23.01.2017 - 04.02.2017 20 °C
North? Check. South? Next! Picking up the story from last time, we hopped aboard the Inter Islander ferry for a 3-hour trip across stormy Cook Strait. Luckily the Wellington winds seemed to have spent their energy the days before, and the ride to the other side was very smooth.
Cruising through the majestic Queen Charlotte Sounds (Fjords are called “Sounds” in New Zealand), our destination Picton came in sight. Considered the most important hub in sea travel between the two islands, although in truth the ferry is probably bigger than the entire town itself. From our cozy little hostel (free chocolate pudding + ice cream every night!!) we put on our hiking shoes and left for an early morning water taxi to Ship Cove, deep in the Sounds.
Boating through the low hanging clouds and slowly see the sun come up was a beautiful sight. After drop off we enjoyed the day hiking through the native forest along beautiful coastline. Several of the local inhabitants came to say hello on the way such as the Weka, a curious flightless bird who is a distant relative of the famous Kiwi. The absolute highlight however was when we stopped at a beautiful beach just off the track and a small pod of Hector’s dolphins showed up to put on a little show just for us. They were feeding on what was probably something delicious and we stood there for a good 15 minutes watching them. Amazing! We ended the day with a boat ride back, some chocolate pudding (obviously) and chilling out in the hot tub.
Apart from watching the wildlife we also got an insight in how the Department of Conservation (DOC) is trying to control the many predators that have been introduced to New Zealand over the years. Possums, rats, stoats and weasels have no natural enemies here and have multiplied enormously. Because of this they pose a serious threat to the native wildlife, particularly birds and their eggs. All along the track a defensive line of traps was visible with radio transmitters attached. Whenever an animal is caught, the park rangers are signaled so they can take action. By starting at the coast and slowly moving the traps inland, the goal is to eventually get the national park free of such predators.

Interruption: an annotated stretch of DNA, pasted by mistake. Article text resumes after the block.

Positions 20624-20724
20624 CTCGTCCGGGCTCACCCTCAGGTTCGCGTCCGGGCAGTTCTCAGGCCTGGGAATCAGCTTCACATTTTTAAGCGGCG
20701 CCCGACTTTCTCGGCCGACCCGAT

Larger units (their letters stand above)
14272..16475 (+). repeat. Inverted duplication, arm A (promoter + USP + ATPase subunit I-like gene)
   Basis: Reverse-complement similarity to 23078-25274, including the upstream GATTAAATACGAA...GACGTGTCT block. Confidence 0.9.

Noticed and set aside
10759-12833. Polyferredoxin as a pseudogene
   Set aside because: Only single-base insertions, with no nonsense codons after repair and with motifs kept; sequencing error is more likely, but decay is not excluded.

Next we decided to head west towards sunny Nelson - located in the center of New Zealand - for some beach and relaxing. It would also allow us to move on further towards the Abel Tasman national park, or so we thought. Once again the limits of travelling New Zealand by bus (cheap though it is) were becoming clear, as our friends at Nakedbus told us that they didn’t offer any routes there. The good thing is that we have time and flexibility!
Closest to Abel Tasman are the two villages of Kaiteriteri and Marahau. Google maps showed us that the first one was only about 75km away from Nelson. With blue skies and beautiful countryside it wouldn’t be too bad to cycle through… and so we did. Our big backpacks cheated and went on a transport van, while we spent the day cycling through the beautiful hills, towns and coastlines along the so called “Great Taste trail”. Running into all sorts of things, such as the many fresh fruit and vegetable stands alongside the road (no one there, just put the money in a box), shipwrecks along the coast and café’s with tame eels you could pet. Killer were the last 3km outside of Kaiteriteri, which went through the local Mountain Bike Park. Ouch